The Federal Housing Finance Agency (FHFA) is planning to reduce the maximum amount of home mortgages backed by Fannie Mae/ Federal National Mortgage Association (OTCBB:FNMA) and Freddie Mac/ Federal Home Loan Mortgage Corp (OTCBB:FMCC) according to a report from The Wall Street Journal.

FHFA

FHFA’s new objective

The agency’s objective is to limit the government’s role in the mortgage market and allow the private market to take a bigger role. Many believe that the real estate industry and members of the Congress will oppose the plan because it will negatively affect the slow recovery of the housing market.

The president of the National Realtors Association, Gary Thomas, commented that the proposal “would be counterproductive to make changes to the loan limits before private capital is fully engaged.”

Fannie Mae and the Federal National Mortgage Association (OTCBB:FNMA), as well as Freddie Mac and the Federal Home Loan Mortgage Corp (OTCBB:FMCC) currently guarantee mortgages with balances as much as $417,000 in many parts of the United States. The government-sponsored entities (GSEs) support mortgages as high as $625,000 for homes that are located in expensive housing markets (some parts of California and New York) and $721,050 in Hawaii.

Regulating operations of Fannie Mae and Freddie Mac

The FHFA is responsible in regulating the operations of Fannie Mae/Federal National Mortgage Association (OTCBB:FNMA) and Freddie Mac/Federal Home Loan Mortgage Corp (OTCBB:FMCC). The agency stated that it would gradually reduce loan limits, which is an appropriate and effective approach to reduce the mortgage-risk exposure of taxpayers, and to expand the role of private capital in mortgage finance.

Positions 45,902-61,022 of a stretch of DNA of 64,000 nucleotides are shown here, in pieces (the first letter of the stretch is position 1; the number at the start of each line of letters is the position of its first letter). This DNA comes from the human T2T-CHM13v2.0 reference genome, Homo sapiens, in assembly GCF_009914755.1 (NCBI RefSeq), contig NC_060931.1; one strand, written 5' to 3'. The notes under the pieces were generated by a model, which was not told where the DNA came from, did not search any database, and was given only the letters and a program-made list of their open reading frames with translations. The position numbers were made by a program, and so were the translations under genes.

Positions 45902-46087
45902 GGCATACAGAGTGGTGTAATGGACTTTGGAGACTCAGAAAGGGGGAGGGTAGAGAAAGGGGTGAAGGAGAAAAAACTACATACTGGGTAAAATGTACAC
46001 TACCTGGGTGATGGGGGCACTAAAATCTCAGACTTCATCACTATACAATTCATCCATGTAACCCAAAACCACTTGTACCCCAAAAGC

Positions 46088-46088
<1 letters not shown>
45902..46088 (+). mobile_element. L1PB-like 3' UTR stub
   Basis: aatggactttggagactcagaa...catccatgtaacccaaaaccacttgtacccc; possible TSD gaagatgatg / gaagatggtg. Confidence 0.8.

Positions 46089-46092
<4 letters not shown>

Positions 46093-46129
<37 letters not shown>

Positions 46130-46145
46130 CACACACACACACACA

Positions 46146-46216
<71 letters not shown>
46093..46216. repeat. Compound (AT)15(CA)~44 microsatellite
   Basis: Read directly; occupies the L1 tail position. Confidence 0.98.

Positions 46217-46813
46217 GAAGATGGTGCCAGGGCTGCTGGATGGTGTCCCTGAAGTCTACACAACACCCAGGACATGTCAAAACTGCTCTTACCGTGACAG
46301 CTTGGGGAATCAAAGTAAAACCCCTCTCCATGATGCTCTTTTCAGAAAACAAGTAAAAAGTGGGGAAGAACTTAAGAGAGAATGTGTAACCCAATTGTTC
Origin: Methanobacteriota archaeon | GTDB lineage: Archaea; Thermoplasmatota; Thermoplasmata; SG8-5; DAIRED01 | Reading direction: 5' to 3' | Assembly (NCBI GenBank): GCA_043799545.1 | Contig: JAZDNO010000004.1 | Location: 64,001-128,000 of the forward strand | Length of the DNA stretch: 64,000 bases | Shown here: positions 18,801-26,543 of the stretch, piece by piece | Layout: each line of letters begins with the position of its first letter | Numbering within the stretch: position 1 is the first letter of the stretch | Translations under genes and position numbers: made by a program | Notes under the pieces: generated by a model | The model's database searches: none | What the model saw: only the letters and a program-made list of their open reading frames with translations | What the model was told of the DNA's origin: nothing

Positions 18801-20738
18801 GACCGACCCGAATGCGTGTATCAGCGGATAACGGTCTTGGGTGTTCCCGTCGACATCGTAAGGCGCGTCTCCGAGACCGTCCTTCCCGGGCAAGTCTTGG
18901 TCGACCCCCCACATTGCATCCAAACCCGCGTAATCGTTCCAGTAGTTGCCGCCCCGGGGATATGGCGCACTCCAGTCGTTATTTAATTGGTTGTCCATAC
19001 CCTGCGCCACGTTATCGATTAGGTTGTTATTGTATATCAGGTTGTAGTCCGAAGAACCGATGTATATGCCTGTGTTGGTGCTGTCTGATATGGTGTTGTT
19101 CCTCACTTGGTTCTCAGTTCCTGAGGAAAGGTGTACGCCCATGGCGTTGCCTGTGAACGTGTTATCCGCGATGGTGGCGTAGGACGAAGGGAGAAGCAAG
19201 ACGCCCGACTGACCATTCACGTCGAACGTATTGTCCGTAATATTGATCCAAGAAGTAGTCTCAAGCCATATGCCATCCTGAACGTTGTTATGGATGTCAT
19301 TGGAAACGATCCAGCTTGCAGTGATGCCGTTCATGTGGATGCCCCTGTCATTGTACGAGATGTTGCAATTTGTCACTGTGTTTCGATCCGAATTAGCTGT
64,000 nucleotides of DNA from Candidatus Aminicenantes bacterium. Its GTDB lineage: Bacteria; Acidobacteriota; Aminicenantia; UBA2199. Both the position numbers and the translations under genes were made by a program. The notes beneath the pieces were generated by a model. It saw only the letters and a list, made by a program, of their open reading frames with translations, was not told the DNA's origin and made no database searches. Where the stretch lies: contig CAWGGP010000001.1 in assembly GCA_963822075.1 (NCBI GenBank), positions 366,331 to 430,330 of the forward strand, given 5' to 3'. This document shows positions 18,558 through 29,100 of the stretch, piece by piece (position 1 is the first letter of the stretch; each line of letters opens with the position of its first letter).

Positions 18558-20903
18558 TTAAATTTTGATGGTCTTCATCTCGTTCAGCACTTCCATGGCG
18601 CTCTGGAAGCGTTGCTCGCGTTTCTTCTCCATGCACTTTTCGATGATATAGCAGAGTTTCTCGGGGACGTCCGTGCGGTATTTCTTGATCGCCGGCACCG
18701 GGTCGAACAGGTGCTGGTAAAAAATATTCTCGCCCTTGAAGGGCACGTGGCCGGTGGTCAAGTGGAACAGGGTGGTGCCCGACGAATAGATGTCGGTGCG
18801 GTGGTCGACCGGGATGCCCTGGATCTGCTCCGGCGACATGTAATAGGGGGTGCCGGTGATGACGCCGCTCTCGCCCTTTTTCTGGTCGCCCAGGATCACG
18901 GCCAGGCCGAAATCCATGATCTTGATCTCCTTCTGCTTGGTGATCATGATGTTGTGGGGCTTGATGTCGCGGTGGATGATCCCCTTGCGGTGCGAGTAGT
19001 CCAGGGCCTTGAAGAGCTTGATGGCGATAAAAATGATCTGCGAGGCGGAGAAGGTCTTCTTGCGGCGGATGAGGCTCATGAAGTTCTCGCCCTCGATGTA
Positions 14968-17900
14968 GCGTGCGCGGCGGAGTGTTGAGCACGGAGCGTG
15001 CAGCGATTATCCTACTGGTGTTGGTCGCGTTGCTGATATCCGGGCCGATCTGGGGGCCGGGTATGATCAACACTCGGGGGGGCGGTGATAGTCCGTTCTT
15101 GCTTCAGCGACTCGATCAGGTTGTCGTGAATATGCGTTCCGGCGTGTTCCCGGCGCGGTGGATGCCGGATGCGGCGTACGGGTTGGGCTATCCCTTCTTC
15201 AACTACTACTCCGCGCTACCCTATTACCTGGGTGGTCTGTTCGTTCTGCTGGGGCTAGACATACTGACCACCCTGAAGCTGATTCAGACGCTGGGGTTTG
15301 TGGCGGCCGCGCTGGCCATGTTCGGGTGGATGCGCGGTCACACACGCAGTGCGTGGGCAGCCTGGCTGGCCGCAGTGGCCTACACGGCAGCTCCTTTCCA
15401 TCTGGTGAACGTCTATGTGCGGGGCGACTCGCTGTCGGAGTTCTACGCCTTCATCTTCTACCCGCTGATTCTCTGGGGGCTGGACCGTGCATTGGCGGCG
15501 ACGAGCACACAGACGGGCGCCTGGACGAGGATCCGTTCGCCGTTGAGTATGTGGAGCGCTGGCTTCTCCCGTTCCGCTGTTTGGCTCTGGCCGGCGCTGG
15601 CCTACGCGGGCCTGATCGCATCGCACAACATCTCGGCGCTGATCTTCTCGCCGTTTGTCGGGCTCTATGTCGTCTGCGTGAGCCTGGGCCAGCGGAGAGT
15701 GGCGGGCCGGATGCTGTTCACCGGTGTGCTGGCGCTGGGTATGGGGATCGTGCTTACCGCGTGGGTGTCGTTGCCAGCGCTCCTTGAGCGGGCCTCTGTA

“FHFA has been analyzing approaches for reducing Fannie Mae and Freddie Mac loan limits across the country, and any such change would be announced with adequate advance notice for implementation on Jan. 1,” according to the statement of the agency.

Details of the mortgage limit

According to Inside Mortgage Finance, the FHFA might release details of the mortgage limit for Fannie Mae/Federal National Mortgage Association (OTCBB:FNMA) and Freddie Mac/Federal Home Loan Mortgage Corp (OTCBB:FMCC) by the end of September.

The FHFA has the authority to reduce the maximum mortgage backed by Fannie Mae and Freddie Mac without the approval of the Congress.

Last month, President Barack Obama expressed his support to limit the government’s role in the mortgage market and to end the business model of Fannie Mae and Freddie Mac. A bipartisan bill proposed in the Senate aims to establish a Federal Mortgage Insurance Corporation (FMIC) to replace FHFA. The new entity’s role is similar to the FDIC.